Mildews are called “powdery mildew” among cannabis growers. This term encompasses all mildews. Mildew grows on foliage, leaves and buds. Most look like foliage was sprinkled with fine flower or talcum powder. It drains the vigor of plants, and can pose a health risk to smokers with lung ailments. Every year powdery mildew destroys a growing percentage of cannabis crops.
The first indication of infection is small spots on the tops of leaves. Next a powdery looking substance (flowering fungus) appears on foliage. At this point the systemic disease has been inside the plant a week or more and the disease can be only arrested by external treatments but not eliminated. Spots progress to a fine, pale, gray-white powdery coating on growing shoots, leaves, and stems.
Damage caused by powdery mildew is subliminal during the first month or two after infection. Powdery mildew is not only on the upper surface of foliage, it is found throughout the plant. It causes growth to slow, leaves to yellow, and plants eventually die as the disease advances. Occasionally fatal indoors, this disease is at its worst when roots dry out and foliage is moist. Plants are infected for weeks before they show the first symptoms.
Mildew is caused by one of the many different species of fungi from the order Erysiphales. Spores are present in the air all the time. Often these spores enter the grow room and greenhouses. They find cool moist grow rooms with poor circulation the perfect place to live.
Preventing powdery mildew is the best policy. Once established, mildews must be eliminated from an empty grow room. They cannot be eliminated from plant tissue without the help of a systemic chemical.Cleanliness! Prevent this mildew by avoiding cool, damp, humid, dim grow room conditions, as well as fluctuating temperatures and humidity. Low light levels and stale air affect this disease. Increase air circulation and ventilation, and make sure light intensity is high. Space containers far enough apart so air freely flows between plants. Allow foliage to dry before turning off lights. Remove and destroy infected foliage. Avoid excess nitrogen. Copper and sulfur-lime sprays are a good prophylactic and potassium bicarbonate is effective as a surface fungicide.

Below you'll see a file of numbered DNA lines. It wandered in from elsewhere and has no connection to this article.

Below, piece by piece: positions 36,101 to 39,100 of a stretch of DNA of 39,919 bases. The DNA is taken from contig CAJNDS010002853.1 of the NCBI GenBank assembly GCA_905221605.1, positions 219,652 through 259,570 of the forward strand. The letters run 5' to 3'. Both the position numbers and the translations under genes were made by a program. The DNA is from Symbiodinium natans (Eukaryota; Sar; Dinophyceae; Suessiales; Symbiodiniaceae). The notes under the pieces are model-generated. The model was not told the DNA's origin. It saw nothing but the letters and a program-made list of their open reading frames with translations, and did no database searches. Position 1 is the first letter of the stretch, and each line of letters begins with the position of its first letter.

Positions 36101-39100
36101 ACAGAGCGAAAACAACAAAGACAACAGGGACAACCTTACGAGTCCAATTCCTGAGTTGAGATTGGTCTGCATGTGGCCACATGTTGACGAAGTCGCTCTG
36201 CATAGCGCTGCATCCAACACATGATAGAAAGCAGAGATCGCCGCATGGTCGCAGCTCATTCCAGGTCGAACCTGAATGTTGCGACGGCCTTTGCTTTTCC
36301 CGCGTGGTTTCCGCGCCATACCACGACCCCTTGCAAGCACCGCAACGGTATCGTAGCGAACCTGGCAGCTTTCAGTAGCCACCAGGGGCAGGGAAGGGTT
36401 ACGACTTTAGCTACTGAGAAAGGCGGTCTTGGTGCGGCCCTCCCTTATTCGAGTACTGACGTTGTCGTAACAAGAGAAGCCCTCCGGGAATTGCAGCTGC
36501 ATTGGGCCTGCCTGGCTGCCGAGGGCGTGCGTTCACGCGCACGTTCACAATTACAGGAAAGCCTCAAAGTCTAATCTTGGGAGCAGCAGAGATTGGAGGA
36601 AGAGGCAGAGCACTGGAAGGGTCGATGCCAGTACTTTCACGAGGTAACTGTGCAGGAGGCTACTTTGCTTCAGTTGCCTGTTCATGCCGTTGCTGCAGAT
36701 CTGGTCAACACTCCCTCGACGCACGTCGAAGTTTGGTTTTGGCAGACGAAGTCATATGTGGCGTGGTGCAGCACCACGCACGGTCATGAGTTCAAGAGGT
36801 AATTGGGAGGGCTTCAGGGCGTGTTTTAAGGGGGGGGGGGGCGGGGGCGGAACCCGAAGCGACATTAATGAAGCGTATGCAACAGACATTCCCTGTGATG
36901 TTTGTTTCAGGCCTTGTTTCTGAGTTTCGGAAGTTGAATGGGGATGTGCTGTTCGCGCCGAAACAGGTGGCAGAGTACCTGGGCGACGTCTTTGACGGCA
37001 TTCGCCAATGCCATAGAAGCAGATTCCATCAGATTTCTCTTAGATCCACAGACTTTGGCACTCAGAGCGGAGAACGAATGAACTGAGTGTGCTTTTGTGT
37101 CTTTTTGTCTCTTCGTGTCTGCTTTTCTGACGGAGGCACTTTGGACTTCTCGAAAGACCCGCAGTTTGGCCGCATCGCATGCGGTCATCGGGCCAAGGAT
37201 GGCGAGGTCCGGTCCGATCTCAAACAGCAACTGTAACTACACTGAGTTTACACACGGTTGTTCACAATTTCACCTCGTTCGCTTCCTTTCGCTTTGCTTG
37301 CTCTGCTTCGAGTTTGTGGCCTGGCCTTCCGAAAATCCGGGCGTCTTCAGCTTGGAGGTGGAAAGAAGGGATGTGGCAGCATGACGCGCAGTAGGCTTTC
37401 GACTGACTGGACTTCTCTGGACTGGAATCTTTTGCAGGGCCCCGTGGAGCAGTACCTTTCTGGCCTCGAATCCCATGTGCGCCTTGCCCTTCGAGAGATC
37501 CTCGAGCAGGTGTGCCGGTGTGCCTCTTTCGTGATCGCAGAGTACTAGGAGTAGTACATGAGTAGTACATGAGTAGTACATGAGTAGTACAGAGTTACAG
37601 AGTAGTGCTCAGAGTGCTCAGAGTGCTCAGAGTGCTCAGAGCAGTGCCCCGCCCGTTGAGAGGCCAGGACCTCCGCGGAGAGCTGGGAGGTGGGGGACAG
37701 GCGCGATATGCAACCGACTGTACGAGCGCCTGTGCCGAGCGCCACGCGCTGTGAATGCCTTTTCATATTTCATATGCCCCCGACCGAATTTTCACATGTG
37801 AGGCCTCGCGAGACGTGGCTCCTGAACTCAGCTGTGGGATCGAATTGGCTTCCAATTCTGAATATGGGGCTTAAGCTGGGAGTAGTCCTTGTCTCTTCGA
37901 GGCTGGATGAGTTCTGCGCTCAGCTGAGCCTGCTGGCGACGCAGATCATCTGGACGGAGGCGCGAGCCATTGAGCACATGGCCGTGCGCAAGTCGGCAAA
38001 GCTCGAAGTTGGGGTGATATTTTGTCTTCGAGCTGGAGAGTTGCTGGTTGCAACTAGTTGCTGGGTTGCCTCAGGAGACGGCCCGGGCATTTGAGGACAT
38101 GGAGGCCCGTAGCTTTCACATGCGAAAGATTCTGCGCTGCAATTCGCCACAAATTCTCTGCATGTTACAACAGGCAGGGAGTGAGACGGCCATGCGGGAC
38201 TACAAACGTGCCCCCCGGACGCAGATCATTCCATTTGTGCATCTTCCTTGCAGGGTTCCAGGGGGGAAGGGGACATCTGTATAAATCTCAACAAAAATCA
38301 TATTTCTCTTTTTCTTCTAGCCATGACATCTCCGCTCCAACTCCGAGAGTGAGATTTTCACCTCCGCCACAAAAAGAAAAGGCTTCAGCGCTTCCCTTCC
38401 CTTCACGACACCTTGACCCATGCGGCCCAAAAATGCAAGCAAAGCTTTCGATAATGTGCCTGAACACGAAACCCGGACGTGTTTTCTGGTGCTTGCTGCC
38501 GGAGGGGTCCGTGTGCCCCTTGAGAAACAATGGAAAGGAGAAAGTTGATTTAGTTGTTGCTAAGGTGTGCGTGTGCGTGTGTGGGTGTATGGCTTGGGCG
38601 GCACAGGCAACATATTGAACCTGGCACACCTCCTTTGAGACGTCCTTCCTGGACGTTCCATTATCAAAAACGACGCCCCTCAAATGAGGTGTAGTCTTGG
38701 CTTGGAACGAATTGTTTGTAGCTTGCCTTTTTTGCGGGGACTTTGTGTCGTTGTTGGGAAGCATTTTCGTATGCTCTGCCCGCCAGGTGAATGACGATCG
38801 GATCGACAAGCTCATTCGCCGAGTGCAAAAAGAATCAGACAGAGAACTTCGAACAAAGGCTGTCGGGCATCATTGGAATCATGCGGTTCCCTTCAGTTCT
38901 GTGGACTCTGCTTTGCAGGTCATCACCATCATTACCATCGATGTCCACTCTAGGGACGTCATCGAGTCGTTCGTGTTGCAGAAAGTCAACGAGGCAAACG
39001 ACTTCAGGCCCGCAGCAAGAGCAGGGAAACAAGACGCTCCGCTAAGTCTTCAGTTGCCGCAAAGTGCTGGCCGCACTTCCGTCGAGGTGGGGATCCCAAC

Quarantine new clones brought in from outside the grow room for a week or two. If buying clones at a dispensary, hydroponic store or if acquired from friends, isolate the clones for a week to see if they have powdery mildew and other diseases or pests before introducing them to the main plant population. Dip clones in a prophylactic organic bath before introducing them to the grow room.
Sulfur products such as, Safer’s Defender, prevent powdery mildew on contact with foliage, but the disease is still inside the plant. Applying sulfur make the cannabis taste bad when smoked. It appears to concentrate on resins. Chimera, an outstanding breeder, grower and friend, does not recommend using sulfur on vegetative or flowering plants. He recommends using a sulfur burner in a room to kill all mildew when noplants are in the room.
Apply Serenade® (Bacillus subtilis) or spray with a saturation mix of baking soda and water to kill surface contamination to keep the disease in check. Copper-based sprays may keep this mold in check. A saturation of baking soda spray dries to a fine powder on the leaf; the baking soda changes the surface pH of the leaf to 7, and powdery mildew cannot grow. An organic “systemic” called Aqua-Shield is available from Botanicare that have had very favorable reports. A mixture of 10-20 percent milk and 80-90 percent water is also effective, but it smells bad.
Make sure to destroy damaged plant material so it does not infect other plants.